December, 1915

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The depiction of Izdubar strongly resembles an illustration of him in Wilhelm Roscher’s Ausfuhrliches Lexikon der Griechischen und Romischen Mythologie, of which Jung possessed a copy. Izdubar was an early name given the figure known as Gilgamesh. This was based on a mistranscription. Jung had discussed the Gilgamesh epic in 1912 in Transformations and Symbols of the Libido, using the corrected form. His use of the earlier name suggests that his figure was related to but not identical with the figure from the Babylonian epic.

“This image was painted on Christmas 1915”


“As I reach the pass, I see an enormous man approach from the other side. Two bull horns rise from his great head, and a rattling suit of armor covers his chest. His black beard is ruffled and decked with exquisite stones. The giant is carrying a sparkling double axe in his hand, like those used to strike bulls. Before I can recover from my amazed fright, the giant is standing before me. I look at his face: it is faint and pale and deeply wrinkled. His almond-shaped eyes look at me astonished. Horror takes hold of me: this is Izdubar, the mighty, the bull-man.”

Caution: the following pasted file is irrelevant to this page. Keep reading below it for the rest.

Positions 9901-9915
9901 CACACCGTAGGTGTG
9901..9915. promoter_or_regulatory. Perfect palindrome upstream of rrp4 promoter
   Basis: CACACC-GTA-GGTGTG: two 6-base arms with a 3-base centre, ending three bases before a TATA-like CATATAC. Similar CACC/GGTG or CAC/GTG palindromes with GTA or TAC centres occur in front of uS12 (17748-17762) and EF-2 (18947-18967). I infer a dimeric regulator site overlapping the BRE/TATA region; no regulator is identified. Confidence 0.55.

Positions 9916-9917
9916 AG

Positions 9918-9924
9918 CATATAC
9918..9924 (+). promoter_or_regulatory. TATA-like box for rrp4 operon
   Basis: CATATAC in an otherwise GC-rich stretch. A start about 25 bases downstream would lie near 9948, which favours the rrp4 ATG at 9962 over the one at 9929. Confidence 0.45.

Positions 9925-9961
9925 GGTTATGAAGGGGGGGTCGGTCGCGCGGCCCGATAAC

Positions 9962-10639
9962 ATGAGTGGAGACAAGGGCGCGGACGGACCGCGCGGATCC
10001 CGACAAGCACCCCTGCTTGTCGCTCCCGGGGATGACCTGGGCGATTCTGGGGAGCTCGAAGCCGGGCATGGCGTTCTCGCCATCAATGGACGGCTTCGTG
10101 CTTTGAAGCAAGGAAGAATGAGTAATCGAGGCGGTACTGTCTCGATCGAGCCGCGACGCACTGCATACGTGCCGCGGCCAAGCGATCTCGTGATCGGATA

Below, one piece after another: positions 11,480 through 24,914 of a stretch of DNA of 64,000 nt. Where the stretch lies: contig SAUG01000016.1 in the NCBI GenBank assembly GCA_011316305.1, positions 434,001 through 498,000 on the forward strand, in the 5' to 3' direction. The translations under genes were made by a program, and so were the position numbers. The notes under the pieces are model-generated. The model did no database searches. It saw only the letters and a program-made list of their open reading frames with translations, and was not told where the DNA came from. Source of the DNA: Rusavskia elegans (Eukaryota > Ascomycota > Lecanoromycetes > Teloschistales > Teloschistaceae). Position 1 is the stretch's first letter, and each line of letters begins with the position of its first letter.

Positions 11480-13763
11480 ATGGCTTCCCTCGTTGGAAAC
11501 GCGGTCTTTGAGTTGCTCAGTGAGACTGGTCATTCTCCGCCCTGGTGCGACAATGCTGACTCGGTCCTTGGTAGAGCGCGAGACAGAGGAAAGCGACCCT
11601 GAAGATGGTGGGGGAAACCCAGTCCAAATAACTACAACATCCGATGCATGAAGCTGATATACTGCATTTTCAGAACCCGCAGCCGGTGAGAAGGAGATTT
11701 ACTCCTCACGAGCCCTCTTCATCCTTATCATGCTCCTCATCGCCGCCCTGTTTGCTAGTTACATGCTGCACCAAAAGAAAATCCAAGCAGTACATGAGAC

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Weight9.25 lbs
Dimensions36 × 30 × 1 in
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The Red Book by C. G. Jung © 2009 by the Foundation for the Works of C. G. Jung, Zurich.
Notes © 2013 Sonu Shamdasani. Translations from The Red Book © 2009 Mark Kyburz, John Peck and Sonu Shamdasani.
The Red Book by C. G. Jung is a W. W. Norton & Company publication by arrangement with the Foundation for the Works of C. G. Jung, Zurich.